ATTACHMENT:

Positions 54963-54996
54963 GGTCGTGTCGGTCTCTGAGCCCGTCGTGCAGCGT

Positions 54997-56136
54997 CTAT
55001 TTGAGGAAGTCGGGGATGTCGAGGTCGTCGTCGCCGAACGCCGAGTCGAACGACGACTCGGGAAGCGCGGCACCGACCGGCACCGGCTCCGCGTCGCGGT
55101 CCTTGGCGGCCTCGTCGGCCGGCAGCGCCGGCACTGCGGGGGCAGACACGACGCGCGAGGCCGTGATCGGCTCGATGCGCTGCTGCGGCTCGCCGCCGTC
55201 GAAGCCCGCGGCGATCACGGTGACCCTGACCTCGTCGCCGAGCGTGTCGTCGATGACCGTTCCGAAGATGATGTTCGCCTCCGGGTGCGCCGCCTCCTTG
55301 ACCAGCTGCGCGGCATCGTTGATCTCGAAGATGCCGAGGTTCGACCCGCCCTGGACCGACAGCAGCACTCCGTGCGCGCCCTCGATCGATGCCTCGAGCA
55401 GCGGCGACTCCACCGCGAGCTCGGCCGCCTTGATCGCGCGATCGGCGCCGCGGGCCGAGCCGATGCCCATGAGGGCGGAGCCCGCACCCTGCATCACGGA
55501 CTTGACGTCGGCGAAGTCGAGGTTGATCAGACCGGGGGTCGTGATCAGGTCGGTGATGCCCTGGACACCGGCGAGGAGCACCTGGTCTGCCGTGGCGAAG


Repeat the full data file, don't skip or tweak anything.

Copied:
Positions 54963-54996
54963 GGTCGTGTCGGTCTCTGAGCCCGTCGTGCAGCGT

Positions 54997-56136
54997 CTAT
55001 TTGAGGAAGTCGGGGATGTCGAGGTCGTCGTCGCCGAACGCCGAGTCGAACGACGACTCGGGAAGCGCGGCACCGACCGGCACCGGCTCCGCGTCGCGGT
55101 CCTTGGCGGCCTCGTCGGCCGGCAGCGCCGGCACTGCGGGGGCAGACACGACGCGCGAGGCCGTGATCGGCTCGATGCGCTGCTGCGGCTCGCCGCCGTC
55201 GAAGCCCGCGGCGATCACGGTGACCCTGACCTCGTCGCCGAGCGTGTCGTCGATGACCGTTCCGAAGATGATGTTCGCCTCCGGGTGCGCCGCCTCCTTG
55301 ACCAGCTGCGCGGCATCGTTGATCTCGAAGATGCCGAGGTTCGACCCGCCCTGGACCGACAGCAGCACTCCGTGCGCGCCCTCGATCGATGCCTCGAGCA
55401 GCGGCGACTCCACCGCGAGCTCGGCCGCCTTGATCGCGCGATCGGCGCCGCGGGCCGAGCCGATGCCCATGAGGGCGGAGCCCGCACCCTGCATCACGGA
55501 CTTGACGTCGGCGAAGTCGAGGTTGATCAGACCGGGGGTCGTGATCAGGTCGGTGATGCCCTGGACACCGGCGAGGAGCACCTGGTCTGCCGTGGCGAAG